Thursday, July 8, 2010

Favorite of the Emir by Benjamin Constant

Image: Favorite of the Emir (1879) by French painter Jean Joseph Benjamin Constant (1845-1902), oil on canvas painting, 142.24 cm x 220.98 cm (56 in x 87 in), located at National Gallery of Art, Washington DC, USA.

The painting depicts the favorite woman of the Emir, a slave or Eunuch and another woman of the Emir’s harem. A harem refers to the sphere of women in a polygynous in households or palaces and their quarters which is enclosed and forbidden to men. The word originated in the Near East and came to the West via the Ottoman Empire, and the word has been recorded in the English language since 1634. A centuries-old theme in Western culture is the depiction of European women forcibly taken into Oriental harems.

The harem exerted a certain fascination on the European imagination, especially during the Age of Romanticism, due in part to the writings of the adventurer Richard Francis Burton. Many Westerners imagined a harem as a brothel consisting of many sensual young women lying around pools with oiled bodies, with the sole purpose of pleasing the powerful man to whom they had given themselves.

A harem need not necessarily consist of women with whom the head of the household has sexual relations (wives and concubines), but also their children and other females. It may include staff such as slave women and eunuchs. It is being more acknowledged today that the purpose of harems was for the royal upbringing of the future wives of nobles and royal men. Some women of Ottoman harem played very important political roles, and at times it was said that the empire was ruled from the harem.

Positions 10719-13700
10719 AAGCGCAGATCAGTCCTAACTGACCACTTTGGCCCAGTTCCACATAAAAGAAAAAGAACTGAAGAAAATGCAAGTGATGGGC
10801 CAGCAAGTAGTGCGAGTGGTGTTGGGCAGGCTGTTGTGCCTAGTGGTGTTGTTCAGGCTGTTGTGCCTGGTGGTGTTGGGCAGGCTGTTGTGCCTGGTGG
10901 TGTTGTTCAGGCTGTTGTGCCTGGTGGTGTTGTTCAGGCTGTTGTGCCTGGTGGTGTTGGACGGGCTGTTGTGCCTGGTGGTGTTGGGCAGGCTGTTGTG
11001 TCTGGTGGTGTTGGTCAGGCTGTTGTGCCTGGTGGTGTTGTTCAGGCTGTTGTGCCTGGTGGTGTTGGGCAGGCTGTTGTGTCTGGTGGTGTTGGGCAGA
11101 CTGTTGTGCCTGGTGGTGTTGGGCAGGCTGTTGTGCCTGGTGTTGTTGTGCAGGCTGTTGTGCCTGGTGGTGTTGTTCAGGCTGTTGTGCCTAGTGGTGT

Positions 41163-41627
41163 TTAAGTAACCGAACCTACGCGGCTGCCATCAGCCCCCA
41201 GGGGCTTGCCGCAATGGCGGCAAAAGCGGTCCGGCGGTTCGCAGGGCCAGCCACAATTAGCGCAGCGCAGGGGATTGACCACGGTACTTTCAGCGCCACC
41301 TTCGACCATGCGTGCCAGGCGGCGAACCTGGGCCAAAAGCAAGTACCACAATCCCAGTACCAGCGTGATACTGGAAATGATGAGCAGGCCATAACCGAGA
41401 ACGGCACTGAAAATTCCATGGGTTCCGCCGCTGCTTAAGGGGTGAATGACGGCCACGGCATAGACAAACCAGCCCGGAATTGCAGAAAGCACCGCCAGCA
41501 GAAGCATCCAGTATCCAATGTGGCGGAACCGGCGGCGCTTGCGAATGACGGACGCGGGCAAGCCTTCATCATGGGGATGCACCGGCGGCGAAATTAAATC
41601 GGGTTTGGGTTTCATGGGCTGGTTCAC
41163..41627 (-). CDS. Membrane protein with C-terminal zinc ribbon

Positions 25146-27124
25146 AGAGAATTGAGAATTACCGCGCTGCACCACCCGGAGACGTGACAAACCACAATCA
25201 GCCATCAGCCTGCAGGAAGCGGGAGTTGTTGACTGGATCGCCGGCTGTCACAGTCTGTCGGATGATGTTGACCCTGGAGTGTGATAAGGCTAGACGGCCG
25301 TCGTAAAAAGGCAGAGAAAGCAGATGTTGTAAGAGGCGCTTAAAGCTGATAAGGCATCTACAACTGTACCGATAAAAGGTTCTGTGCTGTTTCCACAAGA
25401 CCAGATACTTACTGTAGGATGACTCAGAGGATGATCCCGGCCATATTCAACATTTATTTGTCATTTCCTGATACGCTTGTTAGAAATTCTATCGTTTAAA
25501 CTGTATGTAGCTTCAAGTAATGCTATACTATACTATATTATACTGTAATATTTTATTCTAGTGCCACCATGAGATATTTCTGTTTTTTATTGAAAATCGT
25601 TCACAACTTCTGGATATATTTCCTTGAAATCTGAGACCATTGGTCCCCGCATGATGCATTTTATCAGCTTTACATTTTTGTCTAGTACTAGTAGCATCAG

It is claimed that harems existed in Persia under the Ancient Achaemenids and later Iranian dynasties -- the Sassanid Chosroes II reportedly had a harem of 3000 wives, as well as 12,000 other women -- and lasted well into the Qajar Dynasty. Ancient Egyptian pharaohs are said to have made a ‘constant demand’ of provincial governors for more beautiful servant girls. In Mexico, Aztec ruler Montezuma II, who met Cortes, kept 4,000 concubines; every member of the Aztec nobility was supposed to have had as many consorts as he could afford.

Harem is also the usual English translation of the Chinese language term hougong, meaning the palaces behind. Hougong are large palaces for the Chinese emperor's consorts, concubines, female attendants and eunuchs. The women who lived in an emperor's hougong sometimes numbered in the thousands.

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